By Show and Tell
By Byron Graham
By Jamie Siebrase
By Bree Davies
By Zoe Yabrove
By Zoe Yabrove
By Jamie Siebrase
By Emilie Johnson
Denver's a sports town, but for those of us who occupy the netherworld of the visual arts, our home team is the Denver Art Museum. And since January 1989, the DAM's head coach has been Lewis Sharp. But Sharp will step down as the Frederick and Jan Mayer Director at the end of this year, just short of his 21st year calling the shots, and although he's had an off game or two, overall he's won far more than he's lost.
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A couple of weeks ago, I visited Sharp in his office in the Tremont Building, where the DAM's administration is housed. Given the circumstances, I had a heavy heart about interviewing him. I've known Sharp since the winter of 1988, when he was here interviewing for the job. I didn't work for Westword then; rather, our paths crossed because we had a shared interest in mid-century modern furniture. At the time, I knew that Sharp had been a curator and later the administrator of the American wing at New York's Metropolitan Museum of Art, and after he introduced himself, I said I hoped he wouldn't try to turn the DAM into a second-rate Met.
And I'm happy to say that he didn't. Instead, he transformed the DAM from the rather modest place it was into a nationally renowned regional museum. In thinking about it, it's impossible to overstate the positive effect he's had on the DAM and, by extension, on the city itself. In fact, he's remade the museum in so many different ways that it wouldn't be an exaggeration to say he's had a greater effect on the institution than anyone else in its 100-year-plus history. His only rival for the title would be Otto Bach, who ran the museum for thirty years, from the '40s to the '70s, and who built the Gio Ponti/James Sudler tower, now called the North Building.
One of Sharp's most obvious accomplishments is the construction of the $110 million Daniel Libeskind-designed Frederic C. Hamilton Building, of which he is justly proud. "Not many museum directors in the country get the opportunity to build a complex of the size and importance that we did," he says. "I love the building, but it's not just the Hamilton Building; it's the complex," he adds. "I love the North Building. I loved working with Daniel, not only because he's so creative, but he loved the Ponti building so much and spoke so directly to it in what he was designing."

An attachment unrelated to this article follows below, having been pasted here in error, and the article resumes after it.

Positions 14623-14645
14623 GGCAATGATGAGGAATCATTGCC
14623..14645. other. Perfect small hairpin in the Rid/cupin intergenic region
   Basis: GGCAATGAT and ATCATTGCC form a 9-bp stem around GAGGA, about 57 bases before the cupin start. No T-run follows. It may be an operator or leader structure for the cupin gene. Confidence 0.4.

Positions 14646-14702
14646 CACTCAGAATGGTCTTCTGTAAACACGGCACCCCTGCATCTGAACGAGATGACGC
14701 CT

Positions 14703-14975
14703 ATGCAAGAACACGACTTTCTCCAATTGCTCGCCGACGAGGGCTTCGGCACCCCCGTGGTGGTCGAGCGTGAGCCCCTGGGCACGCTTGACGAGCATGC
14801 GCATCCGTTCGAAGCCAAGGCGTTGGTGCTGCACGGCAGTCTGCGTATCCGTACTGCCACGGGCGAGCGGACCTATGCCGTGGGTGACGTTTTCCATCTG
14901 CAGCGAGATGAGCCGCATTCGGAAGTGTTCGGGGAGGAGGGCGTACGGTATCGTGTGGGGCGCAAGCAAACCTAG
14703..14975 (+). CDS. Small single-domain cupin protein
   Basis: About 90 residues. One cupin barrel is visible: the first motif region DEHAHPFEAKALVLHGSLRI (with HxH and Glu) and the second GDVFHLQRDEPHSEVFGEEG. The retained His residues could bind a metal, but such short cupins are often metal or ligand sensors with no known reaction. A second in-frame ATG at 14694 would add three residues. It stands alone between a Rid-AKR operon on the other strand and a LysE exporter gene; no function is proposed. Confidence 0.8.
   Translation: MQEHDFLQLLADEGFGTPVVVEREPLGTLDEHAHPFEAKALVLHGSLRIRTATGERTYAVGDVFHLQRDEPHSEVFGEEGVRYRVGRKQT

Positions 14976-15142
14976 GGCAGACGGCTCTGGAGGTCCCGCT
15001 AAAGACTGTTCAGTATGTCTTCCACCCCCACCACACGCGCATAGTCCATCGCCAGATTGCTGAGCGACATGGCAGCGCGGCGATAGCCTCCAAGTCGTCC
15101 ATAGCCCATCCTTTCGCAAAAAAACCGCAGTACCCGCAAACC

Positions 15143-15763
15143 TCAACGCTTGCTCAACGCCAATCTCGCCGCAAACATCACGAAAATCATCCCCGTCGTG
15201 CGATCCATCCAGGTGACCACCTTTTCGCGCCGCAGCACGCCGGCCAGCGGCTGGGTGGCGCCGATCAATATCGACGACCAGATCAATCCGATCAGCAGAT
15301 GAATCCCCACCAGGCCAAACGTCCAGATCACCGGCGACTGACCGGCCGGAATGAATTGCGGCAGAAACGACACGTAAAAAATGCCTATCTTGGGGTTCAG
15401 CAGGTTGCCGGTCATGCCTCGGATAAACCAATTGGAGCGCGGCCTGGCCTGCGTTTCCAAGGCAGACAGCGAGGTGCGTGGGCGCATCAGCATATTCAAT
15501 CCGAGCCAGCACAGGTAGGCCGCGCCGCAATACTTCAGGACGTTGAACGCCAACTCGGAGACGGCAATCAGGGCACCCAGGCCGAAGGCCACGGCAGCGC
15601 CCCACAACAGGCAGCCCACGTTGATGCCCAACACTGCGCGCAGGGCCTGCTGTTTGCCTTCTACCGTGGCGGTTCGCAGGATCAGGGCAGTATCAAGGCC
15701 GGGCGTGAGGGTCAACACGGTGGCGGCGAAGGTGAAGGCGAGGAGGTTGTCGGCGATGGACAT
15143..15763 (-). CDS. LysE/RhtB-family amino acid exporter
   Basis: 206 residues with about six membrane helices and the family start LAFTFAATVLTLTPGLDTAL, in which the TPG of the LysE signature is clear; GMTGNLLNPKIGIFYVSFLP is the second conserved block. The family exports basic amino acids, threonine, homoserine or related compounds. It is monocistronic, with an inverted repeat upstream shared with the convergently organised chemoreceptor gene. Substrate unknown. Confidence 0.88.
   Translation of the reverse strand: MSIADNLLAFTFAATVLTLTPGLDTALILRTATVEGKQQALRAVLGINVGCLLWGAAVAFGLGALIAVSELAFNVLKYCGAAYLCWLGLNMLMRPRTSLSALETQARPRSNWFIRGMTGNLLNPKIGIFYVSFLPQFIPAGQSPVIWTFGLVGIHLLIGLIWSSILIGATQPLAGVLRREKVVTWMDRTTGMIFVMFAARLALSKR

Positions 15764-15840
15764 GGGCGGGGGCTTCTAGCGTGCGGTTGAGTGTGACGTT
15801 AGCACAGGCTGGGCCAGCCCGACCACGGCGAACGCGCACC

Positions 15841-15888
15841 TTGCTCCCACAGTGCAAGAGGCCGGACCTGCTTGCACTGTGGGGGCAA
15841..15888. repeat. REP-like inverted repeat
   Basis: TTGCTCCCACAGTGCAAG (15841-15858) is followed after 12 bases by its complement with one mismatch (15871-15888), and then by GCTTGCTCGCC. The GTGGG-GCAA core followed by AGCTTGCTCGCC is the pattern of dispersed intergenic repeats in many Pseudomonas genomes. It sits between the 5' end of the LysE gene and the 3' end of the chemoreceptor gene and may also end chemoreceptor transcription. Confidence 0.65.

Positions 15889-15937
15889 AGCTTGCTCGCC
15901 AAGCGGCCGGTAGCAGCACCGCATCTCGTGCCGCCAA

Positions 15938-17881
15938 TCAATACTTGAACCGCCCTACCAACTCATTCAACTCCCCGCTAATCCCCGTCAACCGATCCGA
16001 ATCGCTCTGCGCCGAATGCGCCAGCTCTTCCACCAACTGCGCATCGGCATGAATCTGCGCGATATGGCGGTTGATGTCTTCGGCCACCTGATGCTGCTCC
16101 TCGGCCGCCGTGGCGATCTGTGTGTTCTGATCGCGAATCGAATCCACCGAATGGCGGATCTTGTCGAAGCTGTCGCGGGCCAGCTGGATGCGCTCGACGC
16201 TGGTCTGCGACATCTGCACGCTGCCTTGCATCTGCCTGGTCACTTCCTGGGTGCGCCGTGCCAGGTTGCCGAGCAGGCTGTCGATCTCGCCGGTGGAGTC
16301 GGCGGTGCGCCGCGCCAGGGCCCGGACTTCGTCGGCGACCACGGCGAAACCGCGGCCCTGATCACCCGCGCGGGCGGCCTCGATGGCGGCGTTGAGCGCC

The connections between the two designs are subtle. One that's easy to see is the color: the titanium on the Hamilton has a similar shade and sheen to that of the glass tiles on the Ponti. "It's a pretty beautiful complex we have. There's a lot of versatility," Sharp says. "We now have the space to exhibit our permanent collection and to have a very dynamic special-exhibition program."
I was surprised when Sharp told me that he doesn't consider the Hamilton to be his greatest accomplishment during his two-decade tenure, however. "What's the use of building a building if you don't have the collections to exhibit inside it?" he asks rhetorically. "The building is simply a vehicle for the program and for the collections.
"If I pointed to any one thing I've enjoyed the most," he explains, "it's been working with the curators to build collections." Some of those curators include Dianne Vanderlip, with whom he helped build the Modern and Contemporary collection, and Craig Miller, who established the Architecture, Design and Graphics collection.
"Then you look at things like the acquisition of the Harmsen collection of Western art, the Jan and Frederick Mayer gift of their pre-Columbian and Spanish Colonial collections to the museum, the Wolf collection of Western photography, the Lutz bamboo collection, the acquisition of the Motherwells, and the Logan Collection," Sharp says before taking a breath. "You know the collection has grown enormously during these twenty years, and I'm a collections guy."